Upon Returning from Israel
-- Rabbi Neil S. Cooper
The trip from which I have just returned was planned as a joyous excursion to
Israel for a group of families from Temple Beth Hillel Beth El. Whenever Lori
and I lead a tour to Israel, that joyous and celebratory mood is built in to
each day of touring. And this trip was no different. We toured south and north,
we spent time on Shabbatot in Jerusalem. We hiked, we learned, we laughed and we
ate (at least some of us). But this trip was markedly different in other ways.
Shortly after we arrived, the bombing of Gaza began.
For the past eight years, Hamas terrorists have shot rockets daily from Gaza,
aimed at civilian targets within Israel. Aiming at one of the nearby Israeli
towns, Hamas hoped their rocket might score a strike with their lethal ketuska
and Grad rockets, on an elderly couple sipping tea at their kitchen table, on a
playground filled with children, on mothers and fathers out to work, shop or
riding buses. For the past eight years, during what was termed a “hudna – cease
fire”, the southwestern tier of Israel, one million Israeli citizens, has lived
under the daily threat of rocket attacks. On December 19, just days before we
arrived in Israel, that “cease fire” ended. From that point, the daily barrage
of rockets from Gaza increased to forty, fifty or even eighty per day. The
Israeli Foreign Minister, Tzipi Livni, spent the following week hopping from
country to country, to the United States and throughout Europe, garnering
support and asking for help to stop the unprovoked attacks on civilian areas
within Israel. Unfortunately, no intervention was effective. Israel was left
with no choice but to protect the one out of eight of its citizens living under
the threat of destruction. And so Israel attacked.
What I felt during this visit was that there are, in fact, two Israels. The first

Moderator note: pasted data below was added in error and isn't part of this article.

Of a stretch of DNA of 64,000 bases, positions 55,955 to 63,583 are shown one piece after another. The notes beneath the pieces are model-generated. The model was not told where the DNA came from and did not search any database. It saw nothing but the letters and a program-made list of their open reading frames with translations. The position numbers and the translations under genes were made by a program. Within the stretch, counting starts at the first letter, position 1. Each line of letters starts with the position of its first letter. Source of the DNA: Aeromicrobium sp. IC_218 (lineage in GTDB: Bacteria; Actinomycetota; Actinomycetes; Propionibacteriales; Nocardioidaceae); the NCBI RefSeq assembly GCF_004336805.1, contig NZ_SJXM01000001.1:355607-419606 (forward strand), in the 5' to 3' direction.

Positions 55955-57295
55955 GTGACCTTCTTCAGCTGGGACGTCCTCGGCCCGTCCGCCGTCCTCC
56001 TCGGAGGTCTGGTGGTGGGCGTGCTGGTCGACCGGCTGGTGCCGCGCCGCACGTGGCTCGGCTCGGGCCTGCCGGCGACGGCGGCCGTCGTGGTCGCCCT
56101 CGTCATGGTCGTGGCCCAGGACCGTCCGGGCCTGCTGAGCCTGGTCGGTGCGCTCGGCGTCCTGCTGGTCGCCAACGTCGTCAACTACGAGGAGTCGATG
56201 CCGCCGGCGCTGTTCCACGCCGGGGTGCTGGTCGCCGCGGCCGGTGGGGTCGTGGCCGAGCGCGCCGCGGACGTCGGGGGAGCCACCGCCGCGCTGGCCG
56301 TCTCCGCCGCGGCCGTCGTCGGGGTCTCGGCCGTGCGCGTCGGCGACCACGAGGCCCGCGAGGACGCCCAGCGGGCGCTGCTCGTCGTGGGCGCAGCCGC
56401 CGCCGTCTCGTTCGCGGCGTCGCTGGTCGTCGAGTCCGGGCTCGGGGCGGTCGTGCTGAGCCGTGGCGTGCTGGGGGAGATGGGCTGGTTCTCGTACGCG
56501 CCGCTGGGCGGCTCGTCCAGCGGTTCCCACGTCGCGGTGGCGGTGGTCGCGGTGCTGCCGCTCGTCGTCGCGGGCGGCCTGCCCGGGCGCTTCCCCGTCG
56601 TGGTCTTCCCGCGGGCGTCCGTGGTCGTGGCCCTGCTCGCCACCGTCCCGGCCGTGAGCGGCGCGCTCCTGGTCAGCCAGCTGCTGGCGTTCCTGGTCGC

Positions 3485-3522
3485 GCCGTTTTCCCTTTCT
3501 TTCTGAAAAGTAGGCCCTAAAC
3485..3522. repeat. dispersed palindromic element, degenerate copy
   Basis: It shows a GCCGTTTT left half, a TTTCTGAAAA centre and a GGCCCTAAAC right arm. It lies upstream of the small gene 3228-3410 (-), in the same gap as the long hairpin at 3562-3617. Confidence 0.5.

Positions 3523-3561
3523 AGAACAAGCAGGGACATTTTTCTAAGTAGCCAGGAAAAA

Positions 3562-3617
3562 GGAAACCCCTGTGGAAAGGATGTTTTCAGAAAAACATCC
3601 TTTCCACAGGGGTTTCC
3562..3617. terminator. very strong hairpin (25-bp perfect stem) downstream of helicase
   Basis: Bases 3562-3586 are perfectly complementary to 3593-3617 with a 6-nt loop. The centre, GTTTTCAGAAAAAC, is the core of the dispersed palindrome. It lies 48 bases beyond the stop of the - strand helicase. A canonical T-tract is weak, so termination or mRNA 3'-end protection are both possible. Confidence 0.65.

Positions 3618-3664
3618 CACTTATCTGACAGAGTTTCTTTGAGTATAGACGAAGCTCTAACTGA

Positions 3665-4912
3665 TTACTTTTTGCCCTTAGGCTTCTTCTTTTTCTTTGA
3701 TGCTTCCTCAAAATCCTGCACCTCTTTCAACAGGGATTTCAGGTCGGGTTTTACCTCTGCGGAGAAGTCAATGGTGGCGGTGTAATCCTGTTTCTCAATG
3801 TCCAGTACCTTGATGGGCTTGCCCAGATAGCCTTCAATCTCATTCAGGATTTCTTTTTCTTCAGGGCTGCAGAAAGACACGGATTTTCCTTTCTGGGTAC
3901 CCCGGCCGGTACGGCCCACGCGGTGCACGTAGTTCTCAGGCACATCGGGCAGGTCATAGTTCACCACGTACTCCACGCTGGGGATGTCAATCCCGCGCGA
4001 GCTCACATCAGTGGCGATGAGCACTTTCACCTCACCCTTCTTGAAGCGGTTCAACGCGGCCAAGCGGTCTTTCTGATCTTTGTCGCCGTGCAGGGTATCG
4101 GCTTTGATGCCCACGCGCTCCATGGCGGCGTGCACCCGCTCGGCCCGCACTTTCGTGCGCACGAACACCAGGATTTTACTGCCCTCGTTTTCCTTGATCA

Israel, Israel number one, is the Israel we experience on our synagogue group
trips and tours of the Land. This is the Israel of bustling streets and crowded
shops, of the normal course of activity in Israel’s cities and country sides, in
cafes and in the markets. But Israel number two, the Israel we rarely see or
feel, was very much a part of this visit. I would much prefer to speak to you
about our family trip, our experiences, and the joyful memories of this visit
with Israel number one. Certainly, Israel number one is much more pleasant to
speak about. But it is Israel number two, the Israel under attack, about which I
feel compelled to speak.
Israel number two is the Israel most of us in this country don’t see when we
visit. We don’t like to speak about Israel number two or to think about it for
that matter. Israel number two, you see, is not so joyous. It is not so happy.
It is not so politically correct. But the fact is that Israel number one, with
its joy, its miracles, its scientific advances and agricultural wonder, its
humanity and compassion, cannot and does not exist independently from Israel
number two. Israel number two is the Israel which faces danger daily, which
hears the calls for its destruction routinely. Israel two is the Israel which
considers seriously its own viability and existence each time a rocket falls.
For the last eight years, Israel two has endured daily attacks. That Israel has
been crying and bleeding on a daily basis. We have seen that blood, we have all
been aware of it, but we have preferred to ignore it. We have preferred to turn
a blind eye to the daily suffering of one-eighth of the population of Israel,
within a forty kilometer radius of Gaza, the distance that a Grad rocket can
travel, the segment of the Israeli population that lives under the daily “red
alert” which echoes through its towns and cities to announce a new rocket
That is the second Israel. The one we don’t like to think about. But on this
trip, we had no choice. We had no choice because every Israeli had Israel number
two in mind. It was sensed in the stores we entered, in the markets where we
shopped and in the news we saw and heard. But, on a more personal level, Lori
and I had no choice but to confront Israel number two because, as you know, our
son made aliyah two years ago and serves in an elite force today as part